As an outdoor object, the Hemishpere is cast from fiberglass. As an indoor design, the Hemisphere uses compressed hardwood. Both designs allude to a concrete construction.


Find more of May Furniture Company's collection at: MAY Furniture 

Rodman Primack
Rodman Primack - photo by Andrew Meredith

"When I first started, very often you would see an incredible art collection surrounded with terrible furniture: meaningless, uninteresting, unimportant, empty furniture. Now, people are applying the same values and interests to every object in their home as to their art collection."

It is the third year that Rodman Primack has been at the reins of Design Miami, the fair dedicated to collectible design that takes place twice a year: in Miami every December, and in Basel every June.

With a background that includes chairing the auction house Phillips’s London office, directing Gagosian Gallery in Los Angeles, and working as the specialist for Latin American art at Christie’s, Primack straddles the worlds of both art and design. A collector of both art and design in his own right, he has been described as the perfect person to broaden the reach of the fair.

Blouin ARTINFO has caught up with Primack in Basel, in preparation for next week’s Design Miami/ Basel.

Artinfo: What has been your agenda for Design Miami/ Basel?

Primack:
When I was handed the reins, three years ago, the fair was in a very healthy place, ready to grow. Sometimes, when you take on a job, there’s a bunch of messes you have to clean up. But my predecessor, Marianne Goebl, had already done such a great job with the fair.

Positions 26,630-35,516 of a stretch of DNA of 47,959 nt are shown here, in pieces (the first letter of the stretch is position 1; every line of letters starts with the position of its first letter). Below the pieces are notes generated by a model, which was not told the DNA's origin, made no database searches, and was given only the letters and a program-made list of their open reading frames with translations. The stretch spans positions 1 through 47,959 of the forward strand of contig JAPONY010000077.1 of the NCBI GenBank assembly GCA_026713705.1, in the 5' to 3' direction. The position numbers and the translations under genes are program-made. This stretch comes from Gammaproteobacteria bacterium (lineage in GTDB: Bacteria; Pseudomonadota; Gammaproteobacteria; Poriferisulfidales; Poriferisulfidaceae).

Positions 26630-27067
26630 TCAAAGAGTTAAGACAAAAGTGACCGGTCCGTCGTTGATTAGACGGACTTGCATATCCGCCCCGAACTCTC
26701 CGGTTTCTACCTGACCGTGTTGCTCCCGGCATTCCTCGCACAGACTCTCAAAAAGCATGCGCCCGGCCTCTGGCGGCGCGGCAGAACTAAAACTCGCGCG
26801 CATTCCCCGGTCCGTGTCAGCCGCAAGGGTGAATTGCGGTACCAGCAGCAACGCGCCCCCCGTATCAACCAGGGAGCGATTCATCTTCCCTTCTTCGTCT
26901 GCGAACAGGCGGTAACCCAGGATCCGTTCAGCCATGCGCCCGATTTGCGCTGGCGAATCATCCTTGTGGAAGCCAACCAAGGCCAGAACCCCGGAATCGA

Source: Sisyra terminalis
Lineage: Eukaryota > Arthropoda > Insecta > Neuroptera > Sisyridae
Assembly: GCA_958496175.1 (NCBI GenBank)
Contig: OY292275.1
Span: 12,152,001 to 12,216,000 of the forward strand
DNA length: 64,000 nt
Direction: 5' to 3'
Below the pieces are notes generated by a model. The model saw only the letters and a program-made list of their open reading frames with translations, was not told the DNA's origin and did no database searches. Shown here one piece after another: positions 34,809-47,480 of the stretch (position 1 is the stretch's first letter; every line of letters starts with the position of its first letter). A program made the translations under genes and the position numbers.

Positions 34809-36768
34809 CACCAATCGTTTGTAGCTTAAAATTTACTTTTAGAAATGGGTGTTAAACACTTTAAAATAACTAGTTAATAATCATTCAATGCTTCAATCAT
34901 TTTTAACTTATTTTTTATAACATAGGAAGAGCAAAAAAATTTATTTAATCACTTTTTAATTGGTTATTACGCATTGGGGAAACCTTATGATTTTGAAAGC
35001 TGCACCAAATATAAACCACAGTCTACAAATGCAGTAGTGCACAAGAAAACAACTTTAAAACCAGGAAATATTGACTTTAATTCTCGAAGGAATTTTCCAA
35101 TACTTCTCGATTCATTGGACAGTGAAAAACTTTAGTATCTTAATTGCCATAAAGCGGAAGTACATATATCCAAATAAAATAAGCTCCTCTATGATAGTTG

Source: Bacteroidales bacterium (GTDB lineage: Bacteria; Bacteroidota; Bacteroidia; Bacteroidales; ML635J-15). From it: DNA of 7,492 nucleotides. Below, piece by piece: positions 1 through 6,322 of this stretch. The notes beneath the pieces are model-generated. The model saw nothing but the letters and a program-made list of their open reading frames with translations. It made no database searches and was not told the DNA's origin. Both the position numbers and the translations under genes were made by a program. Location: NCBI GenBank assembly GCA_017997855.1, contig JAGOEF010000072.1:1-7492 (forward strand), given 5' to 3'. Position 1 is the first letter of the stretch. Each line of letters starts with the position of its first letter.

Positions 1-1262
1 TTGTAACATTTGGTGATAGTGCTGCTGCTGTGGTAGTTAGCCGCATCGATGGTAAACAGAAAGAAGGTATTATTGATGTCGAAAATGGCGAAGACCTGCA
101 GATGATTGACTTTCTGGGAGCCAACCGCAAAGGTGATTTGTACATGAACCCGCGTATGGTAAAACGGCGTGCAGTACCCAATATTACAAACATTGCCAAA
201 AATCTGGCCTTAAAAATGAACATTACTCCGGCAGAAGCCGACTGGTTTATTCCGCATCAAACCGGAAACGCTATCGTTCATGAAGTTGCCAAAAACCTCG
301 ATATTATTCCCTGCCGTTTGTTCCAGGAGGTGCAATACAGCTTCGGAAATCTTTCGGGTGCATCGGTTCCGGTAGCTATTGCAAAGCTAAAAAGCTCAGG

We have focused on expanding the platform. It’s less about trying to make the fair bigger, more about refining the experience, bringing other voices into the gallery program: this year, for the first time in a couple of years, we have a gallery that specializes in Art Deco. It’s less about quantity or scale, more about how in depth we can tell the story of the 20th and21st century design.

Artinfo: You have previously spoken about connecting the fair to the broader developments in science and technology. Is that still an area of interest?

Primack: 
Certainly it is. Innovation in technology and materials is always interesting: to me, my colleagues, collectors of contemporary art and design, and to the world in general. Sometimes it’s not just about what’s showing up at a gallery, but concepts, ideas, conversations, that affect us in general. For example, Brynjar & Veronika – this year’s Designers of the Future – work with different materialities, from carbon fiber to rope, crystal, trying to push boundaries of both traditional and new materials.

Artinfo: What new, exciting things can we look forward to in Basel 2016?

Primack: 
On Monday night [June 13], we are supporting UNAIDS with a vernissage, followed by dinner with Duran Duran, and an auction of design objects, curated by Simon de Pury. Using the platform for a philanthropic cause has not happened in Basel before.